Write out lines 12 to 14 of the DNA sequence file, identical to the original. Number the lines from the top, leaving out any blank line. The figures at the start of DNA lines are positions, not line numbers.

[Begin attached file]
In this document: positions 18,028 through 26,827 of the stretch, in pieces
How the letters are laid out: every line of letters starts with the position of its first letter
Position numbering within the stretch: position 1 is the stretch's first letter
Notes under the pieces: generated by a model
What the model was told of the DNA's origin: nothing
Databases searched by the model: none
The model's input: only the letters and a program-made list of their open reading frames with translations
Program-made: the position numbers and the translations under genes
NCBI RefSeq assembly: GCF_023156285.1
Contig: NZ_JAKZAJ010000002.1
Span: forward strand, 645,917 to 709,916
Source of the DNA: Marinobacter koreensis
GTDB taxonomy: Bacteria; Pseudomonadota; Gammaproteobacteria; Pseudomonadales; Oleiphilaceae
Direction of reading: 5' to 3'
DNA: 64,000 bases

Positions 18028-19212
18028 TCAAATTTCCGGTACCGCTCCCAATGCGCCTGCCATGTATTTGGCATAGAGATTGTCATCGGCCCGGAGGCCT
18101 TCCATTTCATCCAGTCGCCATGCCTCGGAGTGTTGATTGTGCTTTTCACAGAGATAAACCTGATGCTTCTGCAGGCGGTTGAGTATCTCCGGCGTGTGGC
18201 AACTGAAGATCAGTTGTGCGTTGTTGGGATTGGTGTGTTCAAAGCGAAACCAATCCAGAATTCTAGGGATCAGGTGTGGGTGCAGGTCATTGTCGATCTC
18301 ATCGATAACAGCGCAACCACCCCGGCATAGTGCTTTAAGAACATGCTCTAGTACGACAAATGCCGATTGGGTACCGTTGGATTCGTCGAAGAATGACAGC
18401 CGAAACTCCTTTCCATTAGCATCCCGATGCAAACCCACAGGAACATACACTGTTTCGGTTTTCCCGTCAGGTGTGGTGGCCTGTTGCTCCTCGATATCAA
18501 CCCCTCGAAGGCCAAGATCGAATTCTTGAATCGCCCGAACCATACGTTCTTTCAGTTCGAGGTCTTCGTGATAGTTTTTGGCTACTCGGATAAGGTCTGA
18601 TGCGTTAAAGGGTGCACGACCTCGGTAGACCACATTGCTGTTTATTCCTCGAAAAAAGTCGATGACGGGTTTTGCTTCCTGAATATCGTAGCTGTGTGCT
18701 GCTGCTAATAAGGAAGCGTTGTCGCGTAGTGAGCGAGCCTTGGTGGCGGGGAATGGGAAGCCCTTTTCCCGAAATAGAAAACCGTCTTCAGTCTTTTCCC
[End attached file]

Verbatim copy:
Source of the DNA: Marinobacter koreensis
GTDB taxonomy: Bacteria; Pseudomonadota; Gammaproteobacteria; Pseudomonadales; Oleiphilaceae
Direction of reading: 5' to 3'